Cats and kittens rescued from a hoarding situation are being nursed back to health and made ready for adoption.
Contact 13 Chief Investigator Darcy Spears has the details in a story that's only on Action News.
Too tiny for even a six-week-old kitten, the tiny black feline howls until he's placed with his mother--who's been too sick to nurse her babies.
The kitten and a litter-mate and its mother have been at the vet since the day they were seized in June.
He came in very sick, malnourished, underweight and in really bad shape.
In fact, he may have died if Animal Control hadn't stepped in.
He's still being nursed back to health but the vet says he will be healthy enough to be adopted out soon.
Henderson authorities rescued 22 cats and kittens from a hoarding situation.
Julie Frohlich was arrested for multiple animal welfare crimes and recently pleaded no contest to three charges-- depriving animals of food, shelter and medical attention, failure to spay and neuter, and exceeding the allowed number of permitted animals.
"I pointed that out to her and she basically told me that my eyes were deceiving me," said Amy Clatterbuck of Street Dogz rescue. She originally reported Frohlich to Animal Control.
Frohlich had reached out to the rescue for help with food and litter, but abruptly cut ties when Clatterbuck expressed concern about the cats.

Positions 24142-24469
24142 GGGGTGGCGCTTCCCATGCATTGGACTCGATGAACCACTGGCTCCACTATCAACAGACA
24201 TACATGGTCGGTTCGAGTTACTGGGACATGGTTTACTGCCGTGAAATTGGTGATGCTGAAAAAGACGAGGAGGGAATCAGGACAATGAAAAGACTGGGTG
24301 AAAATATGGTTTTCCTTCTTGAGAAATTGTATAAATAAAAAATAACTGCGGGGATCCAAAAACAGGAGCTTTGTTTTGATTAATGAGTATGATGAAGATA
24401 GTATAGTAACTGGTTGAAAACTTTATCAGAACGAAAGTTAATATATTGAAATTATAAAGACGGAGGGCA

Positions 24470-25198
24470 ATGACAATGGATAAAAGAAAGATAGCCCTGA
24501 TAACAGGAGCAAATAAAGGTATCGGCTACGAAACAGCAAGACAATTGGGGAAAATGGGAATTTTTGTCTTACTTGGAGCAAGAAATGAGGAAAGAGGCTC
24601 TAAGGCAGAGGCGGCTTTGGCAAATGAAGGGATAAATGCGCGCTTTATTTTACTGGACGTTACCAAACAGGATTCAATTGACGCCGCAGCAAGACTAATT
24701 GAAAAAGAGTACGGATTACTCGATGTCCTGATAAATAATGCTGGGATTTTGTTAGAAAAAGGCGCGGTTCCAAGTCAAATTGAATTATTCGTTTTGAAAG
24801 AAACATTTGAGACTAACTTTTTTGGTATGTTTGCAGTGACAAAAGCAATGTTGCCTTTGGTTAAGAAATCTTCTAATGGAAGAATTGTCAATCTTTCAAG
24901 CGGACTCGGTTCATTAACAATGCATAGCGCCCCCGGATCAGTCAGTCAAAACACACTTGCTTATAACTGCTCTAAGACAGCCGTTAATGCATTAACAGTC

Darcy Spears: Do you still shake your head when these cases come up?
Dr. Randy Winn: Oh, always.
Dr. Randy Winn at VCA Black Mountain Animal Hospital provides medical treatment for Henderson Animal Control.
He and his staff treated about 10 of the animals from Frohlich's case.
"They were all fairly emaciated, in poor nutritional health. Most of them had an upper respiratory infection--like a cold."
The mother cat is still being treated for a severe eye infection.
Authorities found Frohlich outside with her cats at the Russell Road Recreational Complex during an excessive heat warning.
They say she appeared to be homeless and threatened to fight anyone who tried to take her cats.
For Dr. Winn, "It looks like somebody just got overwhelmed and was trying to do the right thing with the cats and just couldn't."
For Clatterbuck, it's much more than that.
"It's a mental health issue, so she can't just be slapped on the wrist and get some jail time."
But that's exactly what happened.
Despite a separate warrant out for her arrest in Clark County for previous animal welfare violations, Frohlich was sentenced to just 30 days in jail in the Henderson case.
She served 12 and was released with an order to not commit any similar crimes for one year.
She also had to forfeit all her animals.
Frohlich has declined repeated requests for an interview.
Most of her cats have already been adopted out by the City of Henderson.
But the ones still with VCA Black Mountain Animal Hospital need forever homes and should be ready for adoption in three to four weeks.
Anyone interested should call the City of Henderson Animal Care and Control facility at 702-267-4970.